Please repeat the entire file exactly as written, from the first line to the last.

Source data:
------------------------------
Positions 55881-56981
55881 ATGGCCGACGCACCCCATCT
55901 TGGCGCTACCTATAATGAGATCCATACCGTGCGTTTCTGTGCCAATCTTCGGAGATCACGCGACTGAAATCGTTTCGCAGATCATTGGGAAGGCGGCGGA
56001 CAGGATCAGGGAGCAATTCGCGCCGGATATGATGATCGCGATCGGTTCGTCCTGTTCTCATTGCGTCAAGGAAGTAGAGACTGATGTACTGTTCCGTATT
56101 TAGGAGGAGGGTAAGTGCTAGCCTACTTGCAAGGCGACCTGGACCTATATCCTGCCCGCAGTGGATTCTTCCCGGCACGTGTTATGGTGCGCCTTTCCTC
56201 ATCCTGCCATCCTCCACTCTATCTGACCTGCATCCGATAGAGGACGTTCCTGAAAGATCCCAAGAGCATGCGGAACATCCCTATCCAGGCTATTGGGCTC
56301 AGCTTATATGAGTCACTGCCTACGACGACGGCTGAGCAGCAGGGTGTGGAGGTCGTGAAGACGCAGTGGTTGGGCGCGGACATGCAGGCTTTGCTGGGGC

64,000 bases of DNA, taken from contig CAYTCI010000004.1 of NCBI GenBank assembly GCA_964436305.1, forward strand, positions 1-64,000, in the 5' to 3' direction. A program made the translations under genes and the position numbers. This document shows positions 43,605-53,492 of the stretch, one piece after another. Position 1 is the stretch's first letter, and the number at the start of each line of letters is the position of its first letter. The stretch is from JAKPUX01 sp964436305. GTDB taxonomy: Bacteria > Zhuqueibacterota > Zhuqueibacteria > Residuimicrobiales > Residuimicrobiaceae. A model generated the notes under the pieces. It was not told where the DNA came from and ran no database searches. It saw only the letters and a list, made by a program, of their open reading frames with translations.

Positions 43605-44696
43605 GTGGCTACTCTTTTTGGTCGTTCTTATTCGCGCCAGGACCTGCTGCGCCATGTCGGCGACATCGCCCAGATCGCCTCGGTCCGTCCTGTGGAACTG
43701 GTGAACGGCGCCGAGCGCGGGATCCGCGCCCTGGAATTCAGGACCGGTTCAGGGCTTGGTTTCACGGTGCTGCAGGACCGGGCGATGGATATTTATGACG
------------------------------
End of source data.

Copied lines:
Positions 55881-56981
55881 ATGGCCGACGCACCCCATCT
55901 TGGCGCTACCTATAATGAGATCCATACCGTGCGTTTCTGTGCCAATCTTCGGAGATCACGCGACTGAAATCGTTTCGCAGATCATTGGGAAGGCGGCGGA
56001 CAGGATCAGGGAGCAATTCGCGCCGGATATGATGATCGCGATCGGTTCGTCCTGTTCTCATTGCGTCAAGGAAGTAGAGACTGATGTACTGTTCCGTATT
56101 TAGGAGGAGGGTAAGTGCTAGCCTACTTGCAAGGCGACCTGGACCTATATCCTGCCCGCAGTGGATTCTTCCCGGCACGTGTTATGGTGCGCCTTTCCTC
56201 ATCCTGCCATCCTCCACTCTATCTGACCTGCATCCGATAGAGGACGTTCCTGAAAGATCCCAAGAGCATGCGGAACATCCCTATCCAGGCTATTGGGCTC
56301 AGCTTATATGAGTCACTGCCTACGACGACGGCTGAGCAGCAGGGTGTGGAGGTCGTGAAGACGCAGTGGTTGGGCGCGGACATGCAGGCTTTGCTGGGGC

64,000 bases of DNA, taken from contig CAYTCI010000004.1 of NCBI GenBank assembly GCA_964436305.1, forward strand, positions 1-64,000, in the 5' to 3' direction. A program made the translations under genes and the position numbers. This document shows positions 43,605-53,492 of the stretch, one piece after another. Position 1 is the stretch's first letter, and the number at the start of each line of letters is the position of its first letter. The stretch is from JAKPUX01 sp964436305. GTDB taxonomy: Bacteria > Zhuqueibacterota > Zhuqueibacteria > Residuimicrobiales > Residuimicrobiaceae. A model generated the notes under the pieces. It was not told where the DNA came from and ran no database searches. It saw only the letters and a list, made by a program, of their open reading frames with translations.

Positions 43605-44696
43605 GTGGCTACTCTTTTTGGTCGTTCTTATTCGCGCCAGGACCTGCTGCGCCATGTCGGCGACATCGCCCAGATCGCCTCGGTCCGTCCTGTGGAACTG
43701 GTGAACGGCGCCGAGCGCGGGATCCGCGCCCTGGAATTCAGGACCGGTTCAGGGCTTGGTTTCACGGTGCTGCAGGACCGGGCGATGGATATTTATGACG